Ramieri et al.[33] examined changes in soft tissue in transverse palatal distraction patients, and reported 1-3 mm of progress in the paranasal region but not in the malar bones; they also claimed that this progress decreased medially to laterally. Our study has similarities with previous studies in that we did not detect any significant increases in average BMW or SMW (0.29 and 0.18 mm, respectively), BMD (1.34 mm on the right, 1.60 mm on the left), or SMD (0.95 mm on the right, 0.76 mm on the left) in the conventional Le Fort I group. Moreover, BMD progress did not reflect SMD in our 3D analyses.

Baik and Kim[34] studied maxillary advancement in class III orthognathic surgery patients and performed 3D soft tissue analyses. They reported more progress in the midfacial region of the face than the lateral region. In the present high Le Fort I cases, we found that both BMW and BMD were higher postoperatively than preoperatively.

We gained 6.71 mm of average palatal expansion in the high Le Fort I group and 5.73 mm in the conventional group. Patients who gain maxillary advancement ≥4.0 mm experience a larger increase in the greatest interalar width than those with maxillary advancements <4.0 mm.[32] We did not detect any statistically significant differences between total palatal expansion in the groups, so we suggest that the amount of expansion produced by the appliance was standardized. Otherwise, a nonstandardized expansion could create problems because one surgical group might have received more expansion than the other and biased the results. Comparison of the 6.71 mm expansion in the high Le Fort I group with the BMW (1.43 mm) and BMD (right 1.34 mm, left 1.60 mm) values showed no direct effect and indicated poor improvement in the augmentation target area. In addition, this poor reflection of hard tissue changes by the soft tissues in terms of malar depth makes the procedure questionable in terms of effort versus benefit.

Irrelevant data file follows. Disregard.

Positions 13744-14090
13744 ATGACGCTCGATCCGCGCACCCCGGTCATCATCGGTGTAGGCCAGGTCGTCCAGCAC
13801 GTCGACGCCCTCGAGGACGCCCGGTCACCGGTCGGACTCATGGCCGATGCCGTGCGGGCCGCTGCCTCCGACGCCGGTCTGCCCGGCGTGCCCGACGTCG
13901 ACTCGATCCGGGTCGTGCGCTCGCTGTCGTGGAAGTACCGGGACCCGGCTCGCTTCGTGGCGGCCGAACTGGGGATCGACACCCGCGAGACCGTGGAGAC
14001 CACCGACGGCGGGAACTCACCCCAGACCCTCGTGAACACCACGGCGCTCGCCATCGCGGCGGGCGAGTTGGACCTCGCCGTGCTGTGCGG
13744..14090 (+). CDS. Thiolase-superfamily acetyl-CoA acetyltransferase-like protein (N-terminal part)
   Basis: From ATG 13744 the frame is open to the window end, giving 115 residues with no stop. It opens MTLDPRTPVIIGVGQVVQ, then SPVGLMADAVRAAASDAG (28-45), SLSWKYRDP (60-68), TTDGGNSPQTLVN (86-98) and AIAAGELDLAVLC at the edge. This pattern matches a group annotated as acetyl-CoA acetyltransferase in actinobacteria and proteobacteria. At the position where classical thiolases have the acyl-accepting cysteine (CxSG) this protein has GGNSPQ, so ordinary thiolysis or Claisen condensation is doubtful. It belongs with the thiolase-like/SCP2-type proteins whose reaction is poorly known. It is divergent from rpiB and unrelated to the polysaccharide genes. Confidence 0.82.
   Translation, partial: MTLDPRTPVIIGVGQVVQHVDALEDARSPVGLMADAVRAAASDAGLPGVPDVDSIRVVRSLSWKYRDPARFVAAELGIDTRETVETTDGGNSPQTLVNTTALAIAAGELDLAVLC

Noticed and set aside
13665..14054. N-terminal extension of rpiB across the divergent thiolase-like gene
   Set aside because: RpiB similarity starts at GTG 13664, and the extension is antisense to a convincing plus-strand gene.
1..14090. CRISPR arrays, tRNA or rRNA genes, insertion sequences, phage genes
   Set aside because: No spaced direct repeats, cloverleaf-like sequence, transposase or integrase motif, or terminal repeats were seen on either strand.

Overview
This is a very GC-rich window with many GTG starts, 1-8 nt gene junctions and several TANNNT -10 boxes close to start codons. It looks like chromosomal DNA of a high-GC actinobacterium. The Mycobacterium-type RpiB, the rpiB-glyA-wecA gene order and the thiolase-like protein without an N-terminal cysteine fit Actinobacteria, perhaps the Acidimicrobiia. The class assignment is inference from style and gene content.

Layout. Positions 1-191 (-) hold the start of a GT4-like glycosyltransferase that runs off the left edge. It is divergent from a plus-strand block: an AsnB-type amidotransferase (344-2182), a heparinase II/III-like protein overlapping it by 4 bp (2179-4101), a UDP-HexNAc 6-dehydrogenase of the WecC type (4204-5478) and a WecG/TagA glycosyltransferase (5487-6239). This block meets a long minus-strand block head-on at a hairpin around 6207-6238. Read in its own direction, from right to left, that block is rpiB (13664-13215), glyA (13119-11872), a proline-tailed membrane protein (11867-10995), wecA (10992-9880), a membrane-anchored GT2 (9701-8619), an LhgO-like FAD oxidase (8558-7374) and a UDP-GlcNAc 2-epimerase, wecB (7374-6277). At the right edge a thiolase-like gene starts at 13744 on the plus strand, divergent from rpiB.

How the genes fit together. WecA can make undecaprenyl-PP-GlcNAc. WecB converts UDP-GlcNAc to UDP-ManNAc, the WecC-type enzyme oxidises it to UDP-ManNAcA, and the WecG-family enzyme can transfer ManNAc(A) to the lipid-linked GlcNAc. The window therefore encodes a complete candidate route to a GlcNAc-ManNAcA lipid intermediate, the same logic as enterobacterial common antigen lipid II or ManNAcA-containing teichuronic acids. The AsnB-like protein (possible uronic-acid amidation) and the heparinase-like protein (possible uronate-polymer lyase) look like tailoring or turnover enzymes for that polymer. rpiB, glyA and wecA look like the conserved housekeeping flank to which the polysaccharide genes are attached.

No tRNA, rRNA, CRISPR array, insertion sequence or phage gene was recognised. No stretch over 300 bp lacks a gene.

In the cases described, we found that both BMW and BMD were higher postoperatively than preoperatively in the high Le Fort I group. An SARME with a high Le Fort I osteotomy design, including the malar bones, can be beneficial for malar deficiency treatment with a high degree of expansion, while correcting transverse maxillary problems. Further clinical studies with more patients are needed to fully evaluate the clinical outcomes of this technique.

The resulting increases in BMW and SMW in the high Le Fort I group were statistically significantly higher than in the conventional group. The resulting hard tissue malar anteroposterior progress in the high Le Fort I group was also statistically significantly higher. However, progress in hard tissues did not reflect significant changes in soft tissue. A greater degree of expansion could lead to better malar progress.

Financial support and sponsorship

Nil.

Conflicts of interest

There are no conflicts of interest.



 
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    Figures

  [Figure 1], [Figure 2], [Figure 3], [Figure 4], [Figure 5], [Figure 6], [Figure 7], [Figure 8], [Figure 9], [Figure 10]
 
 
    Tables

  [Table 1], [Table 2], [Table 3], [Table 4]